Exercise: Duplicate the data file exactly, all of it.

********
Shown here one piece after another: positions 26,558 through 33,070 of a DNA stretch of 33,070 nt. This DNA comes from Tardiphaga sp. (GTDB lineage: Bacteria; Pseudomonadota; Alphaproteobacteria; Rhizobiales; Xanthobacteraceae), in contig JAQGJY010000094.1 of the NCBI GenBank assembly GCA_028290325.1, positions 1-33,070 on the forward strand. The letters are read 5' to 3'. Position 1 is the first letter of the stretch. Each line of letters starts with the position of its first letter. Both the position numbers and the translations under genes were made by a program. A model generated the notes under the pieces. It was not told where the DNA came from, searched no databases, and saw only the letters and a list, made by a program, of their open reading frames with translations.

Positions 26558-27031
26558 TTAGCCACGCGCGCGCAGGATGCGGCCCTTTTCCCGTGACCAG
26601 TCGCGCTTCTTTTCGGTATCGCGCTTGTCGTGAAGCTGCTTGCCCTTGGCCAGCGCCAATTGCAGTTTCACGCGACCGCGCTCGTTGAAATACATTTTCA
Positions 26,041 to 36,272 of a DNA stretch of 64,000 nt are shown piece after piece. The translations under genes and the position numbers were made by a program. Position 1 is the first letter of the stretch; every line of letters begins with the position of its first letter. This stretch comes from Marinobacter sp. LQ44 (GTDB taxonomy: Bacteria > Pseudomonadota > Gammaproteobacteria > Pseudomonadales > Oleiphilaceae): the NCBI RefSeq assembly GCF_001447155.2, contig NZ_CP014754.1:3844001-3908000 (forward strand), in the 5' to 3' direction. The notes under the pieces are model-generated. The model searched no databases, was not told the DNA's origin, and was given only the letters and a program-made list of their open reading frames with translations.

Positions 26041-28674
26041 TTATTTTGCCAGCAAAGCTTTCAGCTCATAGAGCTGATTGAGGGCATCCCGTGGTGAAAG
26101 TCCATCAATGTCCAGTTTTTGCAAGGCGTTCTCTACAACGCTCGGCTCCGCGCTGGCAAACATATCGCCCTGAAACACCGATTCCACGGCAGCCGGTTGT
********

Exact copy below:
Shown here one piece after another: positions 26,558 through 33,070 of a DNA stretch of 33,070 nt. This DNA comes from Tardiphaga sp. (GTDB lineage: Bacteria; Pseudomonadota; Alphaproteobacteria; Rhizobiales; Xanthobacteraceae), in contig JAQGJY010000094.1 of the NCBI GenBank assembly GCA_028290325.1, positions 1-33,070 on the forward strand. The letters are read 5' to 3'. Position 1 is the first letter of the stretch. Each line of letters starts with the position of its first letter. Both the position numbers and the translations under genes were made by a program. A model generated the notes under the pieces. It was not told where the DNA came from, searched no databases, and saw only the letters and a list, made by a program, of their open reading frames with translations.

Positions 26558-27031
26558 TTAGCCACGCGCGCGCAGGATGCGGCCCTTTTCCCGTGACCAG
26601 TCGCGCTTCTTTTCGGTATCGCGCTTGTCGTGAAGCTGCTTGCCCTTGGCCAGCGCCAATTGCAGTTTCACGCGACCGCGCTCGTTGAAATACATTTTCA
Positions 26,041 to 36,272 of a DNA stretch of 64,000 nt are shown piece after piece. The translations under genes and the position numbers were made by a program. Position 1 is the first letter of the stretch; every line of letters begins with the position of its first letter. This stretch comes from Marinobacter sp. LQ44 (GTDB taxonomy: Bacteria > Pseudomonadota > Gammaproteobacteria > Pseudomonadales > Oleiphilaceae): the NCBI RefSeq assembly GCF_001447155.2, contig NZ_CP014754.1:3844001-3908000 (forward strand), in the 5' to 3' direction. The notes under the pieces are model-generated. The model searched no databases, was not told the DNA's origin, and was given only the letters and a program-made list of their open reading frames with translations.

Positions 26041-28674
26041 TTATTTTGCCAGCAAAGCTTTCAGCTCATAGAGCTGATTGAGGGCATCCCGTGGTGAAAG
26101 TCCATCAATGTCCAGTTTTTGCAAGGCGTTCTCTACAACGCTCGGCTCCGCGCTGGCAAACATATCGCCCTGAAACACCGATTCCACGGCAGCCGGTTGT